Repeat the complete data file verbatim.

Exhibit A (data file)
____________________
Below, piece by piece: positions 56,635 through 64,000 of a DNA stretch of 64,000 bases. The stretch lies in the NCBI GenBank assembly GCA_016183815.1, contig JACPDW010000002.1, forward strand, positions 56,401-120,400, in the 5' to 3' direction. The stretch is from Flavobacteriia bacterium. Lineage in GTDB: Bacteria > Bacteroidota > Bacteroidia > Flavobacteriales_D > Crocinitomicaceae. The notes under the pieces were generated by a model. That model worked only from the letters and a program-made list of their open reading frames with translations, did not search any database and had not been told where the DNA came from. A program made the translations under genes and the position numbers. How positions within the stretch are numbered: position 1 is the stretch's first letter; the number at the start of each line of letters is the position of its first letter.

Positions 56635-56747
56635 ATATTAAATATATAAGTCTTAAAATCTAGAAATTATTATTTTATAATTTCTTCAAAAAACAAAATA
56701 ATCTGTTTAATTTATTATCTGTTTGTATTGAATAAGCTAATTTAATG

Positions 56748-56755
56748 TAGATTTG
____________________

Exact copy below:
Below, piece by piece: positions 56,635 through 64,000 of a DNA stretch of 64,000 bases. The stretch lies in the NCBI GenBank assembly GCA_016183815.1, contig JACPDW010000002.1, forward strand, positions 56,401-120,400, in the 5' to 3' direction. The stretch is from Flavobacteriia bacterium. Lineage in GTDB: Bacteria > Bacteroidota > Bacteroidia > Flavobacteriales_D > Crocinitomicaceae. The notes under the pieces were generated by a model. That model worked only from the letters and a program-made list of their open reading frames with translations, did not search any database and had not been told where the DNA came from. A program made the translations under genes and the position numbers. How positions within the stretch are numbered: position 1 is the stretch's first letter; the number at the start of each line of letters is the position of its first letter.

Positions 56635-56747
56635 ATATTAAATATATAAGTCTTAAAATCTAGAAATTATTATTTTATAATTTCTTCAAAAAACAAAATA
56701 ATCTGTTTAATTTATTATCTGTTTGTATTGAATAAGCTAATTTAATG

Positions 56748-56755
56748 TAGATTTG